Electrek Green Energy Brief: A daily technical, financial, and political review/analysis of important green energy news.
Today in EGEB, Maine’s governor signifies the state is open for business when it comes to wind power. A number of developers are vying for a New York offshore wind project. And a recent poll shows Arizonans overwhelmingly support renewable energy.
Maine Gov. Janet Mills (D) issued an executive order last week ending a moratorium which restricted the issuance of permits for wind turbine projects across the state, the Bangor Daily News reports.
Former Governor Paul LePage (R) issued the moratorium in 2018. He formed the Maine Wind Energy Advisory Commission to study the effects of turbines on property values, tourism, and birds. LePage famously said wind was a “boutique energy source” in the past, even as wind energy in his state boomed. In 2017, wind energy made up nearly 20 percent of Maine’s in-state electricity production, according to the American Wind Energy Association.
No permits were issued during the moratorium, but two wind projects were “processed and under review during the moratorium period.” Jeremy Payne, executive director of the Maine Renewable Energy Association, said Mills’ executive order was needed:
“It sends an important signal to the energy marketplace, and it’s exactly the message that those businesses, developers and job creators are looking for — that Maine is indeed back open for the clean energy business.”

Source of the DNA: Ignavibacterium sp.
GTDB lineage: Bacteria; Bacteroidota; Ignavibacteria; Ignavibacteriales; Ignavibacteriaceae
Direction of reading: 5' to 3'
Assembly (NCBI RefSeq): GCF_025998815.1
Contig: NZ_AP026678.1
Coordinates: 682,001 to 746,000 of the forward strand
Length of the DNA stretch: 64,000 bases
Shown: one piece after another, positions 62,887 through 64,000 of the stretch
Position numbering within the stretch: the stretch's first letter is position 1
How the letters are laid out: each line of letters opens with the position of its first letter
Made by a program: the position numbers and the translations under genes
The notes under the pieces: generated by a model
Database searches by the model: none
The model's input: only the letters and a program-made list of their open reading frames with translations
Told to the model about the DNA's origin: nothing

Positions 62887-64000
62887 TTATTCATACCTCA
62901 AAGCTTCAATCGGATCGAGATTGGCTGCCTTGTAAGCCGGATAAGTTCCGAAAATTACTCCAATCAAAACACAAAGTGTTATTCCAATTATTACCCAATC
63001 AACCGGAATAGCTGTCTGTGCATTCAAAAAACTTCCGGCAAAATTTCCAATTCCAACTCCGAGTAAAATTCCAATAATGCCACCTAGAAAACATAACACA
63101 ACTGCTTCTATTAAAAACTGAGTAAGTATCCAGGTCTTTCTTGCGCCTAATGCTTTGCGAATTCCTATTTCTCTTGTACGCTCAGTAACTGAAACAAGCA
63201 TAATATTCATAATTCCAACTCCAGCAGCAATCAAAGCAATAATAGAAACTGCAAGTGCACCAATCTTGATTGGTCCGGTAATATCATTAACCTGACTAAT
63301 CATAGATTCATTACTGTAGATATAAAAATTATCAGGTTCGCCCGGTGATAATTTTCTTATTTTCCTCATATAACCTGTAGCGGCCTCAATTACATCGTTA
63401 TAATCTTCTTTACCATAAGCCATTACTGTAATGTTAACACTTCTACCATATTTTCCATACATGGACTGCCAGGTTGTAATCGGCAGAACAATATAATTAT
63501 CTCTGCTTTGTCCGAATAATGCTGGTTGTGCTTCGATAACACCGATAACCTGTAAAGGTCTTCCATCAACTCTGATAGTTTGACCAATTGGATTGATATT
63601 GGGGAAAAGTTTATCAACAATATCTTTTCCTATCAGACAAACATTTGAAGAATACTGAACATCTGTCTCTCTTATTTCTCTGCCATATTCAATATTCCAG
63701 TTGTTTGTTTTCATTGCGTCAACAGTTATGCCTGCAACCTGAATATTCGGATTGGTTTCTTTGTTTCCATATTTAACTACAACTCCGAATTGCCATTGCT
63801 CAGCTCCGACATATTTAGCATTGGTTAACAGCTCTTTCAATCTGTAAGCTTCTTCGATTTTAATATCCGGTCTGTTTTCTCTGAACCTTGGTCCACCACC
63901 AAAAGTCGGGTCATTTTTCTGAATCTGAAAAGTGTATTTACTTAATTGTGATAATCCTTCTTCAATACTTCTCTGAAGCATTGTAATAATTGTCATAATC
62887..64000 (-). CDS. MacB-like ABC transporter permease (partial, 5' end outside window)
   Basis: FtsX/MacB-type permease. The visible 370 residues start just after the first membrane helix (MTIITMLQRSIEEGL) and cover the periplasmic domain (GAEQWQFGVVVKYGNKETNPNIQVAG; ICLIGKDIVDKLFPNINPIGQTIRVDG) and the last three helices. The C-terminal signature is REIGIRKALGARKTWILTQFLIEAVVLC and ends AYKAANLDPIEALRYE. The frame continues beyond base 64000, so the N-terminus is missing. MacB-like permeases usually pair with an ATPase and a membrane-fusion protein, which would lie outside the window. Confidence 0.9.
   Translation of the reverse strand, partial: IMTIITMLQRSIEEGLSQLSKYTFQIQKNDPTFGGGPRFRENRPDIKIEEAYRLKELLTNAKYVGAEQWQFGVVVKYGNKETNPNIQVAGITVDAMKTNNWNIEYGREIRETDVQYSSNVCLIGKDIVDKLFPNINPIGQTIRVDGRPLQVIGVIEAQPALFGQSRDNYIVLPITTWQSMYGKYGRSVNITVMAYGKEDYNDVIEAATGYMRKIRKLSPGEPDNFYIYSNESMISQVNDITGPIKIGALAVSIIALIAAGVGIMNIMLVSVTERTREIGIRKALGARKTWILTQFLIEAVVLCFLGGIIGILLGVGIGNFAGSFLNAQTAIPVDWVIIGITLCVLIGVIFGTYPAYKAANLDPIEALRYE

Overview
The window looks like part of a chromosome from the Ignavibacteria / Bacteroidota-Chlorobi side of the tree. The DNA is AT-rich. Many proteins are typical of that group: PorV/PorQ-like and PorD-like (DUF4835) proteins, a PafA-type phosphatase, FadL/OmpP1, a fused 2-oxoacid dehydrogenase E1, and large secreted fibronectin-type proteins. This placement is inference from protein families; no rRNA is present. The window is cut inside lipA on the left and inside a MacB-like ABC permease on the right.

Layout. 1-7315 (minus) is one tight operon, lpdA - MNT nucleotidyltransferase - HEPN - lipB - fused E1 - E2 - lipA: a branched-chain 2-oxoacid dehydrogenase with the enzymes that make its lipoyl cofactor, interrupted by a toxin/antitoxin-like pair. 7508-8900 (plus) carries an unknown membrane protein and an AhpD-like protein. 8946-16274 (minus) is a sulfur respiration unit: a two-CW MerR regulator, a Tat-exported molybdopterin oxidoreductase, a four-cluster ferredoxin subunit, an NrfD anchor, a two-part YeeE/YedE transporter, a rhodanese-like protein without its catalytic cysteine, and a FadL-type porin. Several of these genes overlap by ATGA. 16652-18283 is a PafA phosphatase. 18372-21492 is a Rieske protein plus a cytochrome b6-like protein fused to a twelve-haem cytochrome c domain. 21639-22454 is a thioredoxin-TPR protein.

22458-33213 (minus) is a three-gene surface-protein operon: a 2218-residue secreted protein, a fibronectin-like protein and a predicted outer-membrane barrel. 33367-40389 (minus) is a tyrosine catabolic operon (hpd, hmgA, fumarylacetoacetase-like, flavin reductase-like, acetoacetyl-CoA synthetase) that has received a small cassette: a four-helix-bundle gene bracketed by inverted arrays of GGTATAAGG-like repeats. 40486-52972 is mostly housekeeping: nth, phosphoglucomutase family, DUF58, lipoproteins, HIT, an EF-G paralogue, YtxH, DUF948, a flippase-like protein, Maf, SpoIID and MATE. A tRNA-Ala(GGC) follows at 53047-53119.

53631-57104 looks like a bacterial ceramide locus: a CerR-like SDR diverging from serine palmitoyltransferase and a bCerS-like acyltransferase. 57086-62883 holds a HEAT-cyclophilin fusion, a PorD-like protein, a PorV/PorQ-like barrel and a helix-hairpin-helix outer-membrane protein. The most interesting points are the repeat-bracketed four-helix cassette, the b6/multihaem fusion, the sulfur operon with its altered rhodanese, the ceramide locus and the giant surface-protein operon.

Four developers submitted 18 separate bids to a request for proposals for offshore wind energy in New York, Newsday reports. The New York State Energy Research and Development Authority (NYSERDA) received bids for up to 1200 megawatts of offshore wind. Bidders included Vineyard Wind, Equinor, Bay State Wind (an Ørsted-Eversource venture), and Atlantic Shores Offshore Wind.
The offshore wind farms would be somewhere off the coast of Long Island. Newsday notes those arrays could be “as near as 14 miles from Long Island to as far away as 85 miles.” The proposal for a project at the maximum distance would be closer to the Massachusetts coast — likely near a number of other New England wind farms.
New York is looking to keep up with New England, at the very least. Gov. Andrew Cuomo’s Green New Deal established a target of 9000 MW in offshore wind by 2035. NYSERDA may announce winning bids for the project in the spring.
A new statewide poll of Arizonans shows wide support for clean energy initiatives. Survey results revealed by Arizona PIRG show that nearly 90 percent of respondents “believe the growth and use of renewable energy, such as solar and wind, should be a priority for the state.”
Of the respondents, 70 percent of Arizonans believe investing in clean energy will aid economic growth. And 72 percent of respondents believe climate change is “a very or somewhat serious issue.”
EVs are also well supported — 62 percent believe there are benefits to having more EVs in the state. Furthermore, 57 percent of respondents support “an investment from our utility providers for electric vehicle charging infrastructure to be developed in underserved communities, such as highway corridors or rural areas, or in areas where the private sector is unlikely to serve or invest.”
These results follow a recent poll of Ohio conservatives that showed strong support for clean energy policies. It’s all just more evidence that Americans are ready to embrace green energy on a large-scale.
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